Myomectomy (my-o-MEK-tuh-me) is a surgical procedure to remove uterine fibroids — also called leiomyomas (lie-o-my-O-muhs). These common noncancerous growths appear in the uterus. Uterine fibroids usually develop during childbearing years, but they can occur at any age.
The surgeon’s goal during myomectomy is to take out symptom-causing fibroids and reconstruct the uterus. Unlike a hysterectomy, which removes your entire uterus, a myomectomy removes only the fibroids and leaves your uterus.
Women who undergo myomectomy report improvement in fibroid symptoms, including decreased heavy menstrual bleeding and pelvic pressure.
Your doctor might recommend myomectomy for fibroids causing symptoms that are troublesome or interfere with your normal activities.
If you need surgery, reasons to choose a myomectomy instead of a hysterectomy for uterine fibroids include:
• You plan to bear children
• You want to keep your uterus
• Your doctor suspects uterine fibroids might be interfering with your fertility
In abdominal myomectomy (laparotomy), your surgeon makes an open abdominal incision to access your uterus and remove fibroids. Your surgeon will generally prefer to make a low, horizontal (“bikini line”) incision, if possible. Vertical incisions are needed for larger uteruses.
Laparoscopic or Robotic Myomectomy
In laparoscopic or robotic myomectomy, both minimally invasive procedures, your surgeon accesses and removes fibroids through several small abdominal incisions.
Compared with women who have a laparotomy, women who undergo laparoscopy have less blood loss, shorter hospital stays and recovery, and lower rates of complications and adhesion formation after surgery.
There are limited comparisons between laparoscopic and robotic myomectomy. Robotic surgery may take longer and be more costly, but otherwise few differences in outcomes are reported.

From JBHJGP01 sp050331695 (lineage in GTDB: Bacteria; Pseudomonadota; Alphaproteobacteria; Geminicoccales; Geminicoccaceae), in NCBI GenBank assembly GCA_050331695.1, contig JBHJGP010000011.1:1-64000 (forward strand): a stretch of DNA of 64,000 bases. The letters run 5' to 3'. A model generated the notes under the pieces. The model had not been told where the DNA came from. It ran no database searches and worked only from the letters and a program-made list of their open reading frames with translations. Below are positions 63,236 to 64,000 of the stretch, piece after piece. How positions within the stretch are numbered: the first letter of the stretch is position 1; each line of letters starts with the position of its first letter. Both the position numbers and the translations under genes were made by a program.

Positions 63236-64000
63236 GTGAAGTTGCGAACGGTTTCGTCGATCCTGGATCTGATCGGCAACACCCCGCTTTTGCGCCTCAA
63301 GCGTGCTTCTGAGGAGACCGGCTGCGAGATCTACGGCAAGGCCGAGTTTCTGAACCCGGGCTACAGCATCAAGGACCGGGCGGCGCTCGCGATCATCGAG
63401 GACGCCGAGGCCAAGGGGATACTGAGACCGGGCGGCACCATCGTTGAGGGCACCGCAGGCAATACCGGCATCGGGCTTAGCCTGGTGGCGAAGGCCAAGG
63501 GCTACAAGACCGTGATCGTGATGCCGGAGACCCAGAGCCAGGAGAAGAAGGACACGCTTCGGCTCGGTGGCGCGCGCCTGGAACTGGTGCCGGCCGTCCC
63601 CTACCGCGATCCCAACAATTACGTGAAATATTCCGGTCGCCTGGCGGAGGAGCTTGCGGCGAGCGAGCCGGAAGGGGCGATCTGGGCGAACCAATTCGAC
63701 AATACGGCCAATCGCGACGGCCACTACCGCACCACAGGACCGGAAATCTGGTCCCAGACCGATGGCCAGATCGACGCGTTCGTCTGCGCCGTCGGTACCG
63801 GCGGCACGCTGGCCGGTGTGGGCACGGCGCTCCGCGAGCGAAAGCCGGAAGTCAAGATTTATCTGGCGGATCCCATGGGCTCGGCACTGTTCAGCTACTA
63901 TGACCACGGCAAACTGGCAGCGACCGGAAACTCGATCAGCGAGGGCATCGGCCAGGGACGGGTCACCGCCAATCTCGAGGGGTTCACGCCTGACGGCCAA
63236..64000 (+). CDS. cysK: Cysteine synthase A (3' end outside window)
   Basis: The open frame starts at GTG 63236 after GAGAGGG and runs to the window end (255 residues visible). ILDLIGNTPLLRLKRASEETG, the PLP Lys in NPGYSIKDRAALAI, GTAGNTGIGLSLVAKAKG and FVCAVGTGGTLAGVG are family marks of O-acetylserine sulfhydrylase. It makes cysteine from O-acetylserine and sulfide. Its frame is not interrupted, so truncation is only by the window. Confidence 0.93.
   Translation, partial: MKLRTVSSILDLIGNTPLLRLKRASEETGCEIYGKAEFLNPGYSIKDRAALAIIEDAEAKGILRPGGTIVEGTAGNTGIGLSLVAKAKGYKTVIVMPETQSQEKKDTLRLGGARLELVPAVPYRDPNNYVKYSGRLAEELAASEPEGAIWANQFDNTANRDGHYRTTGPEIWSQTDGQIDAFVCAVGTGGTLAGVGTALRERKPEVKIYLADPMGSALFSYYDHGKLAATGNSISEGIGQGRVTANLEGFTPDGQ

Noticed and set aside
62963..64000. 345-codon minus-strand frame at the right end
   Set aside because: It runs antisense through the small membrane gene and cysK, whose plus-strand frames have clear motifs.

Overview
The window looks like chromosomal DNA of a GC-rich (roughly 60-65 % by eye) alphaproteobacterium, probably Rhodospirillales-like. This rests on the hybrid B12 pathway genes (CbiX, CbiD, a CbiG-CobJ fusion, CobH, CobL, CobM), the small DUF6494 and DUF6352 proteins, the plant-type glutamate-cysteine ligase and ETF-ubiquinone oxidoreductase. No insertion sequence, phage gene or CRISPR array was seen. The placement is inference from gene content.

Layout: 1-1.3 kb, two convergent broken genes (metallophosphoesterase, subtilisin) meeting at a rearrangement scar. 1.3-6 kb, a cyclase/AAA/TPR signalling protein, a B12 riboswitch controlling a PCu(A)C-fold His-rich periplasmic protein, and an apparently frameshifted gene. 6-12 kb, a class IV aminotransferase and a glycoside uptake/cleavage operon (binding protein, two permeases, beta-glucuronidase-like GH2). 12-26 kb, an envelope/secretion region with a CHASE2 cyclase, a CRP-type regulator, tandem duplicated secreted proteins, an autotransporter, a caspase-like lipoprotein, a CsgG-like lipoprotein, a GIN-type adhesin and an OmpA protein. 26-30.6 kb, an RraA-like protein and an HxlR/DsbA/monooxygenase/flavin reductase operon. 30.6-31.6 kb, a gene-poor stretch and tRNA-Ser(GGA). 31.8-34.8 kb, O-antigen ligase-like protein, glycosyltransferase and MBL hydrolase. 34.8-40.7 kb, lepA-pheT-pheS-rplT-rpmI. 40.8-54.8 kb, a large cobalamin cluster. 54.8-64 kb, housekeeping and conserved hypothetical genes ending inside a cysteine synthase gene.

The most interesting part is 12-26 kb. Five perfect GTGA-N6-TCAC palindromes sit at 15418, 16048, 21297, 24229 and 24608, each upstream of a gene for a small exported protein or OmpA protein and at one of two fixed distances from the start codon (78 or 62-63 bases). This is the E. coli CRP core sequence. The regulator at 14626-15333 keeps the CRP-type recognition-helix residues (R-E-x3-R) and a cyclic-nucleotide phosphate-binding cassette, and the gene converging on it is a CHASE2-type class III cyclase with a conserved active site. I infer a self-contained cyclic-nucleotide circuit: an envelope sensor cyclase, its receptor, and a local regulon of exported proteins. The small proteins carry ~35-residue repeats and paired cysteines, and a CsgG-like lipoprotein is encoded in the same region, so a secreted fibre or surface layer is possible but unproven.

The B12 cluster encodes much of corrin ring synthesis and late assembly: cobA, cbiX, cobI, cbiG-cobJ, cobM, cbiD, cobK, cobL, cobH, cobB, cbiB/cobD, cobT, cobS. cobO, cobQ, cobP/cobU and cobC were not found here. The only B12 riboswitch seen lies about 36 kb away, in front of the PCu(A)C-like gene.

• Laparoscopic myomectomy.
Your surgeon makes a small incision in or near your bellybutton. Then he or she inserts a laparoscope — a narrow tube fitted with a camera — into your abdomen. Your surgeon performs the surgery with instruments inserted through other small incisions in your abdominal wall.
• Robotic myomectomy.
Your surgeon inserts instruments through small incisions similar to those in a laparoscopic myomectomy, and then controls movement of the instruments from a separate console. Some surgeons are now performing single-port (one incision) laparoscopic and robotic myomectomies.
Sometimes, the fibroid is cut into pieces (morcellation) and removed through a small incision in the abdominal wall. Other times the fibroid is removed through a bigger incision in your abdomen so that it can be removed without being cut into pieces. Rarely, the fibroid may be removed through an incision in your vagina (colpotomy).
To treat smaller fibroids that bulge significantly into your uterus (submucosal fibroids), your surgeon may suggest a hysteroscopic myomectomy. Your surgeon accesses and removes the fibroids using instruments inserted through your vagina and cervix into your uterus.
A hysteroscopic myomectomy generally follows this process:
• Your surgeon inserts a small, lighted instrument through your vagina and cervix and into your uterus. He or she will most commonly use either a wire loop resectoscope to cut (resect) tissue using electricity or a hysteroscopic morcellator to manually cut the fibroid with a blade.
• A clear liquid, usually a sterile salt solution, is inserted into your uterus to expand your uterine cavity and allow examination of the uterine walls.
• Your surgeon shaves pieces from the fibroid using the resectoscope or the hysteroscopic morcellator, taking out the pieces from the uterus until the fibroid is completely removed. Sometimes large fibroids can’t be fully removed in one surgery, and a second surgery is needed.